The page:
32.1

Certification pursuant to 18 U.S.C. Section 1350, as adopted pursuant to Section 906 of the Sarbanes-Oxley Act of 2002, of the Chief Executive Officer.

32.2

Certification pursuant to 18 U.S.C. Section 1350, as adopted pursuant to Section 906 of the Sarbanes-Oxley Act of 2002, of the Chief Financial Officer.

 

 

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SIGNATURE

Pursuant to the requirements of the Securities Exchange Act of 1934, the registrant has duly caused this report to be signed on its behalf by the undersigned thereunto duly authorized.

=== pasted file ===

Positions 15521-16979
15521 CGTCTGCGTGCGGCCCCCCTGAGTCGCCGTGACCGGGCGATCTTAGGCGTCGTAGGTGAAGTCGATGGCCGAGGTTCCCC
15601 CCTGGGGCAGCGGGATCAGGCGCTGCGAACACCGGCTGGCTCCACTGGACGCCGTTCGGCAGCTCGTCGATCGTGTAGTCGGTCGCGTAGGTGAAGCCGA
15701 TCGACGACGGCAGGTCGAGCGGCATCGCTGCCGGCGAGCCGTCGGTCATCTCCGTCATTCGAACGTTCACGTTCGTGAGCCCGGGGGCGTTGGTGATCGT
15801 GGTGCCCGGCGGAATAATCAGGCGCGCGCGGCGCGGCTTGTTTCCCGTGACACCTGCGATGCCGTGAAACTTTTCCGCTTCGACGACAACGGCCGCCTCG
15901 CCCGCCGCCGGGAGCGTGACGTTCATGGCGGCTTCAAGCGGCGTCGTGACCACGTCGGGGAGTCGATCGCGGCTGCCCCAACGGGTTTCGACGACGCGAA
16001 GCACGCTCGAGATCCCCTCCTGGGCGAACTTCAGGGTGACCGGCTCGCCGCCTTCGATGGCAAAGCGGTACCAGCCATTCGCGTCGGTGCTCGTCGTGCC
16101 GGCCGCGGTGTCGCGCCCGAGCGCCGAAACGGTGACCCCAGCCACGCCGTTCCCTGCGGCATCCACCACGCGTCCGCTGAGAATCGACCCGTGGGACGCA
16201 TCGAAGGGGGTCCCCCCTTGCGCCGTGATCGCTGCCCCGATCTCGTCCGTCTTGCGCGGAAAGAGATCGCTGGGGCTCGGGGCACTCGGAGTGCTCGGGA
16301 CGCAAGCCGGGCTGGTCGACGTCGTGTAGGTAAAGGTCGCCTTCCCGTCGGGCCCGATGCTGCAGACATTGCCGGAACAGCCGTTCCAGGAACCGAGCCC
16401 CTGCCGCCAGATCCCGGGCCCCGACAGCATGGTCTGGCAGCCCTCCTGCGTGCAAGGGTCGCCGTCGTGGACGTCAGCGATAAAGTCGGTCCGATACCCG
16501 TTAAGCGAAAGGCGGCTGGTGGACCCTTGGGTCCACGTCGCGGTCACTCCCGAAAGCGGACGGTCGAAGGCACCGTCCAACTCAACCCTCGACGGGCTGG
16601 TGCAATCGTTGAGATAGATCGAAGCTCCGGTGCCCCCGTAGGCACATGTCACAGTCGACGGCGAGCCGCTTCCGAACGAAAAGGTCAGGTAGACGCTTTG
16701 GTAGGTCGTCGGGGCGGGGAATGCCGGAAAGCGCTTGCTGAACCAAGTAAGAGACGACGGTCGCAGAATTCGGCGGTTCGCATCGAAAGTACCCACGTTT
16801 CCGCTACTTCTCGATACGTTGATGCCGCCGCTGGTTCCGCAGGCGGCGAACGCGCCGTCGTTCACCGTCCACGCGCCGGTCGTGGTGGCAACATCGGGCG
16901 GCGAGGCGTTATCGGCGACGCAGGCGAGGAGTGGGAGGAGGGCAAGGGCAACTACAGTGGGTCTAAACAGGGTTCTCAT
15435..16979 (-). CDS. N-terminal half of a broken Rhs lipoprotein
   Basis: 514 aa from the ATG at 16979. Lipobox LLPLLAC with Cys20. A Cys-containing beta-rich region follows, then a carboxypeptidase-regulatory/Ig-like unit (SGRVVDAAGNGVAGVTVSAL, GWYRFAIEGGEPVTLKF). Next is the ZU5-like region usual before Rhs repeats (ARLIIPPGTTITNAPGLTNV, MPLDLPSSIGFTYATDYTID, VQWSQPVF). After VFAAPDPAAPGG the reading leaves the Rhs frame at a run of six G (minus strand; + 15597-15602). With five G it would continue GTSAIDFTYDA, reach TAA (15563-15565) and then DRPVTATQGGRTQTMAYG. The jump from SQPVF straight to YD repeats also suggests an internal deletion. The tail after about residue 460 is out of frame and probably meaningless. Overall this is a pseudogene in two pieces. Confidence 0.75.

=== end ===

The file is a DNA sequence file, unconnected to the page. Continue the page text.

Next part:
Dated: October 31, 2005

 

B&G FOODS, INC.

 

 

 

 

 

 

 

By:

/s/ Robert C. Cantwell

 

 

Robert C. Cantwell
Executive Vice President and Chief Financial Officer (Principal Financial and Accounting Officer and Authorized Officer)

 

 

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INDEX TO EXHIBITS

 

EXHIBIT
NO.


DESCRIPTION

 

 

31.1

Certification pursuant to Rule 13a-14(a) or Rule 15d-14(a) of the Securities Exchange Act of 1934 of the Chief Executive Officer.

31.2

Certification pursuant to Rule 13a-14(a) or Rule 15d-14(a) of the Securities Exchange Act of 1934 of the Chief Financial Officer.

32.1

Certification pursuant to 18 U.S.C. Section 1350, as adopted pursuant to Section 906 of the Sarbanes-Oxley Act of 2002, of the Chief Executive Officer.

32.2

Certification pursuant to 18 U.S.C. Section 1350, as adopted pursuant to Section 906 of the Sarbanes-Oxley Act of 2002, of the Chief Financial Officer.